Overall data, including benign parotid tumors other than PAs and WTs, were not used for the quantitative analysis. Additionally, if data on a specific tumor type (e.g., PA) comprised lesions located in salivary glands other than the parotid gland, they were excluded from the quantitative analysis.

2.8. Statistical Analysis

As the studies included in the meta-analysis came from different centers and covered slightly different populations, the summary was performed by applying a random effect. As the end result, the mean value with a 95% confidence interval (CI) was chosen. Statistical heterogeneity in the studies was assessed using the I2 statistics. For values above 50%, further analysis was performed to identify the source of the heterogeneity, allowing the inclusion of homogeneous studies only. The mean values were then compared between the groups (PA and WT) with a series of t-tests for the two means in order to determine the significance. Additionally, qualitative CEUS features of PAs and WTs available throughout the articles were compared using the Chi2 test. Differences were considered significant at p < 0.05. The analysis was performed using Statistica 13.3 (StatSoft Polska, Krakow, Poland) and PQStat 1.8.4 (PQStat Software, Poznan, Poland) software.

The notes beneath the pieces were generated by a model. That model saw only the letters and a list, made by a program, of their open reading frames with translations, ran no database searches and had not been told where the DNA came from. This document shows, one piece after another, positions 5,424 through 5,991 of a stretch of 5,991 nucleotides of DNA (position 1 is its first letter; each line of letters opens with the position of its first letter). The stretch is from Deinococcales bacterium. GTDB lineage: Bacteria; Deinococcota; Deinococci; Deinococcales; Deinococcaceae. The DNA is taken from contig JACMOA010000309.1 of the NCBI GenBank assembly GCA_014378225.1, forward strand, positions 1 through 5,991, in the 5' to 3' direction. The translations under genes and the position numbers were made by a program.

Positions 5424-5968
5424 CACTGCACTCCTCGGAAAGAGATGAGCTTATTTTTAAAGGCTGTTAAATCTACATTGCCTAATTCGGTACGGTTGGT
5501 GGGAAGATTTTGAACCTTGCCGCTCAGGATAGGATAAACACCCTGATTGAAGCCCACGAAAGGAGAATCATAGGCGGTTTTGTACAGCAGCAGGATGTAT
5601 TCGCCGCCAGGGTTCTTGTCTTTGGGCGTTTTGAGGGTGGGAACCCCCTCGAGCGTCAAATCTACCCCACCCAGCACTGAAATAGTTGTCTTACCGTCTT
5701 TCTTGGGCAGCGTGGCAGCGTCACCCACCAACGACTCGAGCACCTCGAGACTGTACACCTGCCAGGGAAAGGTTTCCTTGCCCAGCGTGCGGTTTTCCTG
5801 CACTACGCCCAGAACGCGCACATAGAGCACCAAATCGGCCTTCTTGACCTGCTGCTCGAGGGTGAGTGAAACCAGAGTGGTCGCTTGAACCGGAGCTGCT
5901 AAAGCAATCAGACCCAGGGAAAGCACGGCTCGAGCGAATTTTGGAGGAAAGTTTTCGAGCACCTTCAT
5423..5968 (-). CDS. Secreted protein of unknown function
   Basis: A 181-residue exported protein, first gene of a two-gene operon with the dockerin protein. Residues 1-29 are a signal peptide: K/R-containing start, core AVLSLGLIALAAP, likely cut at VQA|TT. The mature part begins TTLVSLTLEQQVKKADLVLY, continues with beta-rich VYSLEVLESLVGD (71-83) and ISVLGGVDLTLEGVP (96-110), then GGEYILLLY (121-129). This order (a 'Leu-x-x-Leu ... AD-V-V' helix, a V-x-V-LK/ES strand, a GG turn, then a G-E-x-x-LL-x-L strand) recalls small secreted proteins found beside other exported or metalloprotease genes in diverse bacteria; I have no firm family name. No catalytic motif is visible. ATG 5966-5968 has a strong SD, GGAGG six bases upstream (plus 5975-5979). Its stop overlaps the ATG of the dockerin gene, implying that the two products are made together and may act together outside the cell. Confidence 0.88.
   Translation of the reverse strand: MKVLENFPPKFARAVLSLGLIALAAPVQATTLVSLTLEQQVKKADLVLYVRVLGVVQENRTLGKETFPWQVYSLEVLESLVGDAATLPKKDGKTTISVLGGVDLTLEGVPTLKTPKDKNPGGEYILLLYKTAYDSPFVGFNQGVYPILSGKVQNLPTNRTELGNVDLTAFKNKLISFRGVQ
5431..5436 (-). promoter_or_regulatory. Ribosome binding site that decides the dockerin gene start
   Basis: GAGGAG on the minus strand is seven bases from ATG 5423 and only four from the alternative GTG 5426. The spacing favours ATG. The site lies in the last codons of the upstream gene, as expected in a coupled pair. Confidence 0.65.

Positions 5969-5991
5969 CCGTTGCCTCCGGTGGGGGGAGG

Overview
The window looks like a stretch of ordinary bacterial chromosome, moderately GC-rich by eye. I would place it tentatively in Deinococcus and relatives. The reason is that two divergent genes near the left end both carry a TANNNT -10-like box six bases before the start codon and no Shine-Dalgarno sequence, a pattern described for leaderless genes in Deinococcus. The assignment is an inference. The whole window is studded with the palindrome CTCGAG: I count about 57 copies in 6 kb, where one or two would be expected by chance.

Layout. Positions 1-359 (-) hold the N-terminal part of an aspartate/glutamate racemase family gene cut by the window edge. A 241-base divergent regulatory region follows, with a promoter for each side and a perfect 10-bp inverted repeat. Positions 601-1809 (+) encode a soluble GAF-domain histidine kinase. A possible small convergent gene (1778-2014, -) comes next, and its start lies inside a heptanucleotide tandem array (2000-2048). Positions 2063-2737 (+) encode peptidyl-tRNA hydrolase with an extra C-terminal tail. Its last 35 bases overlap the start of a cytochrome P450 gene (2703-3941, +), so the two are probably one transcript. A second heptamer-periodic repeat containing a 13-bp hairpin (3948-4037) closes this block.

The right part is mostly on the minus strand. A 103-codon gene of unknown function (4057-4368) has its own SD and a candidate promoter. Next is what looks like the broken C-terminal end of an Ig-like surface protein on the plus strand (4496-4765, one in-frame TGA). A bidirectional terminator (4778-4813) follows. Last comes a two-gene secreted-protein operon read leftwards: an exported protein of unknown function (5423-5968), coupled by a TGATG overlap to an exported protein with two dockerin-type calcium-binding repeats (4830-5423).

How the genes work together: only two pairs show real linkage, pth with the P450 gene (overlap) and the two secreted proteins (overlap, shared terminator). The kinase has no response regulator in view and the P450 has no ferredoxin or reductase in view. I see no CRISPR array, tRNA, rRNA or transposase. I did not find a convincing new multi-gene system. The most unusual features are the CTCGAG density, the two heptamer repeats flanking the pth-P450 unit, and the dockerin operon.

3. Results

3.1. Study Selection

The literature search yielded 479 articles, including 217 from PubMed, 238 from Embase, and 24 from Cochrane. After the removal of 426 duplicate records, 53 studies were screened. Seven non-English studies and 12 articles with an irrelevant topic were excluded, as well as 1 case report, 10 conference papers, 6 review articles, and 1 commentary. Out of 16 studies assessed for eligibility, 2 were found ineligible—the first one did not determine if the analyzed salivary gland tumors were located in the parotid or the submandibular gland, and the second one did not provide any specific qualitative and quantitative CEUS-derived data. The remaining 14 articles were found eligible. After the identification of one relevant publication from the reference lists, a total of 15 studies were included in the further analysis. Figure 2 shows the entire literature selection process.

3.2. Study Characteristics